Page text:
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how does science work?

Discussion in 'Other Hot Topics' started by wilf, May 24, 2010.

  1. wilf

    wilf Approved members

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    Some posts in another thread got me thinking about this.

    I am a natural scientist, and live and work with science every working day of my life.

    To think or suggest that something is not true until it has been proven scientifically is a really odd way of approaching the world we live in. Something can be simultaneously true and scientifically unproven. For example it was always true that the earth orbited the sun, but it took science an awfully long time to prove it. Likewise, plate tectonics have been shuffling continents and oceans around since the earth began, but it took science a long time to really get around to understanding and proving that that was happening.

    Likewise, it is really odd to suggest that if someone has repeatedly experienced that something that "works" that it is only "empirical evidence" and that that somehow invalidates it until science has proven its worth.

    Science is built on empirical evidence. Hundreds and thousands and tens of thousands of observations, being sifted and checked and cross-checked with data analyzed this way and that by any number of scientists and researchers..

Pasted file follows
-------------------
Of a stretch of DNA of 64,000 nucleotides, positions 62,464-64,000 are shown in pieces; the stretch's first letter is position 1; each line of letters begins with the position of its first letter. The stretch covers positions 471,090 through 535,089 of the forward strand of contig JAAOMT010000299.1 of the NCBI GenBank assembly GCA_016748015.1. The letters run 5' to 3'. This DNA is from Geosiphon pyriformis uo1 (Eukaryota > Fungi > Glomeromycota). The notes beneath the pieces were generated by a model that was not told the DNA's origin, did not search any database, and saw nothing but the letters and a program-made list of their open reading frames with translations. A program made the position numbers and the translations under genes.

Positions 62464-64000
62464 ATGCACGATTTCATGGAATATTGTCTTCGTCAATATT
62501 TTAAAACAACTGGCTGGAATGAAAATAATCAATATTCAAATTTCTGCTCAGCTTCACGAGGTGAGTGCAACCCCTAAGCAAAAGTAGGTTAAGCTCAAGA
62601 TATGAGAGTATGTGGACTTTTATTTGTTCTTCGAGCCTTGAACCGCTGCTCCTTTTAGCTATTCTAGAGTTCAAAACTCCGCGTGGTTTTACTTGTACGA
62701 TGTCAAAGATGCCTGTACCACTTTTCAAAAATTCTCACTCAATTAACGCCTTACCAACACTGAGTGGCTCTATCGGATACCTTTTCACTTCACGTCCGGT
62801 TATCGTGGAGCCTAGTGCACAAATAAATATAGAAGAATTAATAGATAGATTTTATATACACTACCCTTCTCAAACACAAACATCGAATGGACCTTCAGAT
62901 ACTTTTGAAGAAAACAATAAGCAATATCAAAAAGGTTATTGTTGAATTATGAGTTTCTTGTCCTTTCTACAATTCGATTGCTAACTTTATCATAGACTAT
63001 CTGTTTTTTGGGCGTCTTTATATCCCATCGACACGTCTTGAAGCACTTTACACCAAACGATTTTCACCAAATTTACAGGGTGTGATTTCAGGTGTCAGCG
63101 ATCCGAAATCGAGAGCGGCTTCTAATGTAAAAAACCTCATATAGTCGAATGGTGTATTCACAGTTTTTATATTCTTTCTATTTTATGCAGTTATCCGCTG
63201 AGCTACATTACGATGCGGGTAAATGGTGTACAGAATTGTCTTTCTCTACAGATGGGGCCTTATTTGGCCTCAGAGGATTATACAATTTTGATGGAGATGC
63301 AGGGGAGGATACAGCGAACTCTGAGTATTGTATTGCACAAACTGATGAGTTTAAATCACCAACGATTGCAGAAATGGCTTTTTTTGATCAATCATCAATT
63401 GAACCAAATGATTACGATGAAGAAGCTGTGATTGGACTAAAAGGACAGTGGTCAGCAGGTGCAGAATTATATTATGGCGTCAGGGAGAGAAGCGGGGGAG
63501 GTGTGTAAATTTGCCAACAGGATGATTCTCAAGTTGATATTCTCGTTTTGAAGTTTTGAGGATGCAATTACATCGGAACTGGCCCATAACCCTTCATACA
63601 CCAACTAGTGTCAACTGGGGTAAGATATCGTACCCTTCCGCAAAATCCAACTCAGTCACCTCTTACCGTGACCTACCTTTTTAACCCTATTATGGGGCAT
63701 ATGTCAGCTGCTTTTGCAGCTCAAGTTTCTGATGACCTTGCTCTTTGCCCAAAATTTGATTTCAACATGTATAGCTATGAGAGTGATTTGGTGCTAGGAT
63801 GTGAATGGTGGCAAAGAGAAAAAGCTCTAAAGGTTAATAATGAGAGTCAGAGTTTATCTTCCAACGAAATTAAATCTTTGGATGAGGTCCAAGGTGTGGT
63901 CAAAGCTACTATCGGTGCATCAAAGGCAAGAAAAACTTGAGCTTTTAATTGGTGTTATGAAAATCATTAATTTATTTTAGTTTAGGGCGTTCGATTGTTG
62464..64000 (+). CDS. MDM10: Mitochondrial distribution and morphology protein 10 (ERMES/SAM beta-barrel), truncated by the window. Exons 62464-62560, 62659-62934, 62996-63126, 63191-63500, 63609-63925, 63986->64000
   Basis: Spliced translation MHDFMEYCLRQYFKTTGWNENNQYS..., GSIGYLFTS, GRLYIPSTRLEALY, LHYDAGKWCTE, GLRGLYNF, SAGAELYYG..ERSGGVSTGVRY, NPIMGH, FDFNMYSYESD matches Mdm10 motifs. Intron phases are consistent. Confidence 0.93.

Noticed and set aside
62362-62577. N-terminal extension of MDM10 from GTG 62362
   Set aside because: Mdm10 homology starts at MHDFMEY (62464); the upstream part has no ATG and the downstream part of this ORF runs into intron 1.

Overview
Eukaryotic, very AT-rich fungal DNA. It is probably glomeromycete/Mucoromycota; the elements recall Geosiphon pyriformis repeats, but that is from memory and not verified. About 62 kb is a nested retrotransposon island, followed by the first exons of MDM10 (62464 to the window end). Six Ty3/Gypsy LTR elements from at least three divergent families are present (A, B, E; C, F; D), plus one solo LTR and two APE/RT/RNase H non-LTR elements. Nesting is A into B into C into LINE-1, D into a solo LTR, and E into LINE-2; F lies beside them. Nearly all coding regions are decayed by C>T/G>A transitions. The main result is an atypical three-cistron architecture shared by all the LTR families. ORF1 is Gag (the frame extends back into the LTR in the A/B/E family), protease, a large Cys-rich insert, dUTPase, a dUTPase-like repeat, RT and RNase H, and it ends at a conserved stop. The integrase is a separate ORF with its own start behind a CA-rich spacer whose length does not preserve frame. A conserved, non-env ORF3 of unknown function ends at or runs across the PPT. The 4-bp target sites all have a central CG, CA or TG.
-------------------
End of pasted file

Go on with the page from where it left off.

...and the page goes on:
A quote from Wikipedia may be helpful here:
    "A central concept in science and the scientific method is that all evidence must be empirical, or empirically based, that is, dependent on evidence or consequences that are observable by the senses."

    But at the start of any scientific proof or "truth" are observations - such as "this really works for me" or "every time I observe this phenomenon I see this". You don't have to understand how or why it works, or how or why it is there - the fact that something works or is there is enough. It's the starting point from which one then looks around to see if there are others reporting the same sort of observation. If there are, then a hypothesis can be developed (ie. "This ______ can do this thing reliably" or "This phenomenon is an observable part of reality." )

    This world is full of mysteries which science has been working on unlocking and unravelling for many centuries, and we have barely scratched the tip of the iceberg. Science often lags well behind what people know to be true - that doesn't invalidate either the science or what people know. It just speaks to the fact that it takes science a long time to prove things, which is due in part to how hard it is to do that and also to how careful scientists generally are.

    So please when discussing matters of science which affect our children with diabetes, lets try to keep in mind that things can be true but unproven scientifically. That doesn't mean we should be gullible - obviously things that are untrue also won't be proven scientifically.